Musical saw and bow. The saw has a painted wooden handle and metal serrated blade. The violoncello bow used for playing the saw is made from rosewood, ebony, horsehair and metal. It is comprised of an octagonal rosewood stick, ebony frog with mother of pearl eye in the centre with a metal and ebony hair tightener at the end of the stick. The bow hair is made from horsehair.

This particular saw is specially made for musical performance. It is longer than a carpentry saw to enable production of a larger range of notes. The handle of the saw is held against the player's leg and the end of the saw is held with one hand. Drawing a bow across the blade's straight edge produces the sound. Pitch can be varied by bending the angle of the blade and vibrato can be added by causing the saw to quiver. This saw was owned by the London-based Joan Stonehewer (1910-1969), a 'concert artiste' of the variety theatre tradition. Stonehewer played the saw and other novelty instruments. Her engagements included appearances at the Royal Variety Hall and the BBC.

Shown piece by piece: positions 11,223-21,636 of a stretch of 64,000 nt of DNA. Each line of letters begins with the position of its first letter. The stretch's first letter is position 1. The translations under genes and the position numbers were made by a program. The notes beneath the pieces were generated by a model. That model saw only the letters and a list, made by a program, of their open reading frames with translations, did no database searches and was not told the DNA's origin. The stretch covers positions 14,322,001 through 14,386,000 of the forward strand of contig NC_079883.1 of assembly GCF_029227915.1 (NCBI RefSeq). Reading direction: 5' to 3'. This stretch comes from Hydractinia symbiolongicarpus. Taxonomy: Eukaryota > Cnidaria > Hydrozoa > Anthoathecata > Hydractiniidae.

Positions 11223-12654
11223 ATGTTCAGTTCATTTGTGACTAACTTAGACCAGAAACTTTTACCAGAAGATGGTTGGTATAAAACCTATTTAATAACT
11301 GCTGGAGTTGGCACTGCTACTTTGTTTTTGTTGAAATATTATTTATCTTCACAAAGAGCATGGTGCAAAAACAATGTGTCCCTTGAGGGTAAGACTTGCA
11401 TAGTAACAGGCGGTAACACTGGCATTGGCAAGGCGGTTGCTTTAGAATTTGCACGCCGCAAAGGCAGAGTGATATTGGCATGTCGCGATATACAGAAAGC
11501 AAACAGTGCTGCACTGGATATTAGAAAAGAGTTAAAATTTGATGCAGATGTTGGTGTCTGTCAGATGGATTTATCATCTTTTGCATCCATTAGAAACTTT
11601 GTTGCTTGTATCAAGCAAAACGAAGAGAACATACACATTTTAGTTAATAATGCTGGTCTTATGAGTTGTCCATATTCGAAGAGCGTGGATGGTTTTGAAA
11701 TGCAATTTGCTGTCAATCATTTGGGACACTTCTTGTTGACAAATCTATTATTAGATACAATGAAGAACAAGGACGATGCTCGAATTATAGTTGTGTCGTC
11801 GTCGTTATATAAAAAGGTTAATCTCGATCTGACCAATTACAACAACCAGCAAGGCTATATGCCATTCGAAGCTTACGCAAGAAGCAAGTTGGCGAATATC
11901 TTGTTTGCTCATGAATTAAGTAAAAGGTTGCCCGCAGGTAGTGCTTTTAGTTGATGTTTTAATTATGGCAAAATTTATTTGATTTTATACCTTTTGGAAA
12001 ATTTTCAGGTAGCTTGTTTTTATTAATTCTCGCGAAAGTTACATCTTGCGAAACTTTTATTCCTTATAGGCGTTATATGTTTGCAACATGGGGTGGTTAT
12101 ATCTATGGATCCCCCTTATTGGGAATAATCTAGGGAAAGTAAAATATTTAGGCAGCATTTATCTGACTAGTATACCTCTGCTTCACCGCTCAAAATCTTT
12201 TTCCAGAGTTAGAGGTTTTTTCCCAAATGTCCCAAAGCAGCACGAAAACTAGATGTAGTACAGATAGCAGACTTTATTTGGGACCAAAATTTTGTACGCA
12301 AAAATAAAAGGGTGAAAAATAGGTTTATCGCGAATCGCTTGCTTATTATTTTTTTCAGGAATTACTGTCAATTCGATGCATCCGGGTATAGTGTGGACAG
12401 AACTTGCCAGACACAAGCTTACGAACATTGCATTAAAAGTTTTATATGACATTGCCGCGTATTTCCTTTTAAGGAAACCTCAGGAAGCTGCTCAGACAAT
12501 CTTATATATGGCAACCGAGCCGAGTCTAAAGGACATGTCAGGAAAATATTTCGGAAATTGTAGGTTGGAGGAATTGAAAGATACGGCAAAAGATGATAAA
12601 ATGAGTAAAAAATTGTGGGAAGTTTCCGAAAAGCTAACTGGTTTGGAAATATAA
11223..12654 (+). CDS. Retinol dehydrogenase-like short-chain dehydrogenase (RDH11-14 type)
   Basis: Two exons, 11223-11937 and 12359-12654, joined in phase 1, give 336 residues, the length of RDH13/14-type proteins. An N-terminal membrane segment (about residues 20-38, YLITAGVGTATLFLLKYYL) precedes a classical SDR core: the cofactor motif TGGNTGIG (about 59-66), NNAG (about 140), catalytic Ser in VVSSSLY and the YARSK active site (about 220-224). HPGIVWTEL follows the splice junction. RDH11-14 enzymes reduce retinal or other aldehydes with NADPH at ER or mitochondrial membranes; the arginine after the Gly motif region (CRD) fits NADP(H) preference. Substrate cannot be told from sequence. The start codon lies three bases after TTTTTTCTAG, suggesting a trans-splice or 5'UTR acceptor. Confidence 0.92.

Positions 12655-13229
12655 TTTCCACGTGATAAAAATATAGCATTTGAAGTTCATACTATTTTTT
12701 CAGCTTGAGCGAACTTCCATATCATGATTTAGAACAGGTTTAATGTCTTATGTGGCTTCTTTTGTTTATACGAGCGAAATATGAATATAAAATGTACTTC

Collection Information

These objects are only a part of our collections, of which there are more than 350,000 objects. This information comes from our collections database. Some of this is incomplete and there may be errors. This part of the website is also still under construction, so there may be some fields repeated or incorrectly formatted information.

The database sometimes uses language taken from historical documents to help research, which may now appear outdated and even offensive. The database also includes information on objects that are considered secret or sacred by some communities.

If you have any further information about objects in our collections or can suggest corrections to our information, please contact us: enquiry@horniman.ac.uk